New American Standard Bible
"Blessed are the gentle, for they shall inherit the earth.
King James Bible
Blessed are the meek: for they shall inherit the earth.
Darby Bible Translation
Blessed the meek, for they shall inherit the earth.
World English Bible
Blessed are the gentle, for they shall inherit the earth.
Young's Literal Translation
'Happy the meek -- because they shall inherit the land.
Matthew 5:5 Parallel
CommentaryBarnes' Notes on the Bible
The meek - Meekness is patience in the reception of injuries. It is neither meanness nor a surrender of our rights, nor cowardice; but it is the opposite of sudden anger, of malice, of long-harbored vengeance. Christ insisted on his right when he said, "If I have done evil, bear witness of the evil; but if well, why smitest thou me?" John 18:23. Paul asserted his right when he said, "They have beaten us openly uncondemned, being Romans, and have cast us into prison; and now do they thrust us out privily? nay verily; but let them come themselves, and fetch us out," Acts 16:37. And yet Christ was the very model of meekness. It was one of his characteristics, "I am meek," Matthew 11:29. So of Paul. No man endured more wrong, or endured it more patiently than he. Yet the Saviour and the apostle were not passionate. They bore all patiently. They did not press their rights through thick and thin, or trample down the rights of others to secure their own.
Meekness is the reception of injuries with a belief that God will vindicate us. "Vengeance is his; he will repay," Romans 12:19. It little becomes us to take his place, and to do what he has promised to do.
Meekness produces peace. It is proof of true greatness of soul. It comes from a heart too great to be moved by little insults. It looks upon those who offer them with pity. He that is constantly ruffled; that suffers every little insult or injury to throw him off his guard and to raise a storm of passion within, is at the mercy of every mortal that chooses to disturb him. He is like "the troubled sea that cannot rest, whose waters cast up mire and dirt."
They shall inherit the earth - This might have been translated the land. It is probable that here is a reference to the manner in which the Jews commonly expressed themselves to denote any great blessing. It was promised to them that they should inherit the land of Canaan. For a long time the patriarchs looked forward to this, Genesis 15:7-8; Exodus 32:13. They regarded it as a great blessing. It was so spoken of in the journey in the wilderness, and their hopes were crowned when they took possession of the promised land, Deuteronomy 1:38; Deuteronomy 16:20. In the time of our Saviour they were in the constant habit of using the Old Testament, where this promise perpetually occurs, and they used it "as a proverbial expression to denote any great blessing, perhaps as the sum of all blessings," Psalm 37:20; Isaiah 60:21. Our Saviour used it in this sense, and meant to say, not that the meek would own great property or have many lands, but that they would possess special blessings. The Jews also considered the land of Canaan as a type of heaven, and of the blessings under the Messiah. To inherit the land became, therefore, an expression denoting those blessings. When our Saviour uses this language here, he means that the meek shall be received into his kingdom, and partake of its blessings here, and of the glories of the heavenly Canaan hereafter. The value of meekness, even in regard to worldly property and success in life, is often exhibited in the Scriptures, Proverbs 22:24-25; Proverbs 15:1; Proverbs 25:8, Proverbs 25:15. It is also seen in common life that a meek, patient, mild man is the most prospered. An impatient and quarrelsome man raises up enemies; often loses property in lawsuits; spends his time in disputes and broils rather than in sober, honest industry; and is harassed, vexed, and unsuccessful in all that he does. "Godliness is profitable unto all things, having promise of the life that now is, and of that which is to come," 1 Timothy 4:8. Compare 1 Timothy 6:3-6.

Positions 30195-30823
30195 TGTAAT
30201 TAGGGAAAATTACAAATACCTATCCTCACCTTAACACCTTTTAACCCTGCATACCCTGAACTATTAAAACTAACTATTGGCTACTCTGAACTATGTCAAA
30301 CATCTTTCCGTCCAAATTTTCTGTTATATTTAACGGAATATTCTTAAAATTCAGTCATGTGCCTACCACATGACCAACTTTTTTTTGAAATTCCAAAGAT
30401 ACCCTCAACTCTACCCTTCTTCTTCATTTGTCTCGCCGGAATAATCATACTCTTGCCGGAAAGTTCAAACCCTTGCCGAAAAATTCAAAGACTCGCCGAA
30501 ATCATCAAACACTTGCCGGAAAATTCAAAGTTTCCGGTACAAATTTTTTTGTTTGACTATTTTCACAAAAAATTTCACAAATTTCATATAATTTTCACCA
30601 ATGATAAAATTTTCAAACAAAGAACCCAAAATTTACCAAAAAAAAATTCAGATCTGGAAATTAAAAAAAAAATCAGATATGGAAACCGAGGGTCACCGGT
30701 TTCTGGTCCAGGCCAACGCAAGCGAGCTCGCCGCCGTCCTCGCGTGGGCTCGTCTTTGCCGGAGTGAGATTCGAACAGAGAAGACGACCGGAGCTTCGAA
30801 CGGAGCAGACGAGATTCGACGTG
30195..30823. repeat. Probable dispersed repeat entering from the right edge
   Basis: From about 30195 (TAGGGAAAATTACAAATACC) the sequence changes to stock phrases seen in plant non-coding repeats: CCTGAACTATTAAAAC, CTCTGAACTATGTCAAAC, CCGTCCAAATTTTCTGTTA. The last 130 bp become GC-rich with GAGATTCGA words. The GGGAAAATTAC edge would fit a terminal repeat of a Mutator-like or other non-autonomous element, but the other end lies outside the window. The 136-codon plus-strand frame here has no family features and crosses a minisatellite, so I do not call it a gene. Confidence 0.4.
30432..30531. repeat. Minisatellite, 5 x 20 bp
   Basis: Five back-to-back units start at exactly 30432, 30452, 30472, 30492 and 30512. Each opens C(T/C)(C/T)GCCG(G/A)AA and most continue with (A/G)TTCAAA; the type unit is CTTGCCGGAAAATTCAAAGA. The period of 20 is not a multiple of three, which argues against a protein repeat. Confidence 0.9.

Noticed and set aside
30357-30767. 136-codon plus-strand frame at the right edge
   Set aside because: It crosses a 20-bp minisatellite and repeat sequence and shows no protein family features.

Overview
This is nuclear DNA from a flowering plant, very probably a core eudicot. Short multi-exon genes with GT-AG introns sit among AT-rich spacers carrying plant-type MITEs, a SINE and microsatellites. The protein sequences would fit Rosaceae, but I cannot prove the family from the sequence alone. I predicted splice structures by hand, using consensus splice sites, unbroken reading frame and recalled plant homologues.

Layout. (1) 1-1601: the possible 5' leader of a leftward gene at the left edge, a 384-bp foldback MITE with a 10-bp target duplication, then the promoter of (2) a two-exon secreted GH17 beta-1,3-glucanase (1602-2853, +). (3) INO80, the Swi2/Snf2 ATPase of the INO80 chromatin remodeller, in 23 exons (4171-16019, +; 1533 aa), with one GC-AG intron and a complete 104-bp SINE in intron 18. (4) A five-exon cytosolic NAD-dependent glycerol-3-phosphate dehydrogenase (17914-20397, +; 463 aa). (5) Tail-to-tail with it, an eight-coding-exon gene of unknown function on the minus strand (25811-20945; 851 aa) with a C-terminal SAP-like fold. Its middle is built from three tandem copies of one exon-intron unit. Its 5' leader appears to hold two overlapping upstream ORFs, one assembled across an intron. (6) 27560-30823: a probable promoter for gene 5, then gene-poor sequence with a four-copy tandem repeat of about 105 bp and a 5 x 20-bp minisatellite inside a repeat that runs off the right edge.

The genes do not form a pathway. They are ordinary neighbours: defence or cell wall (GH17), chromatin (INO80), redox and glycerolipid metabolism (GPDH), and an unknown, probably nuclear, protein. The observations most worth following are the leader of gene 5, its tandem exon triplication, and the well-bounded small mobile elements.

LibraryThe Eighth Beatitude
'Blessed are they which are persecuted for righteousness' sake: for theirs is the kingdom of heaven.'--MATT. v. 10. We have seen the description of the true subjects of the kingdom growing into form and completeness before our eyes in the preceding verses, which tell us what they are in their own consciousness, what they are in their longings, what they become in inward nature by God's gift of purity, how they move among men as angels of God, meek, merciful, peace-bringing. Is anything more needed …
Alexander Maclaren—Expositions of Holy Scripture
The Second Beatitude
The Law of Love
His soul will abide in prosperity, And his descendants will inherit the land.
For evildoers will be cut off, But those who wait for the LORD, they will inherit the land.
But the humble will inherit the land And will delight themselves in abundant prosperity.
The afflicted also will increase their gladness in the LORD, And the needy of mankind will rejoice in the Holy One of Israel.
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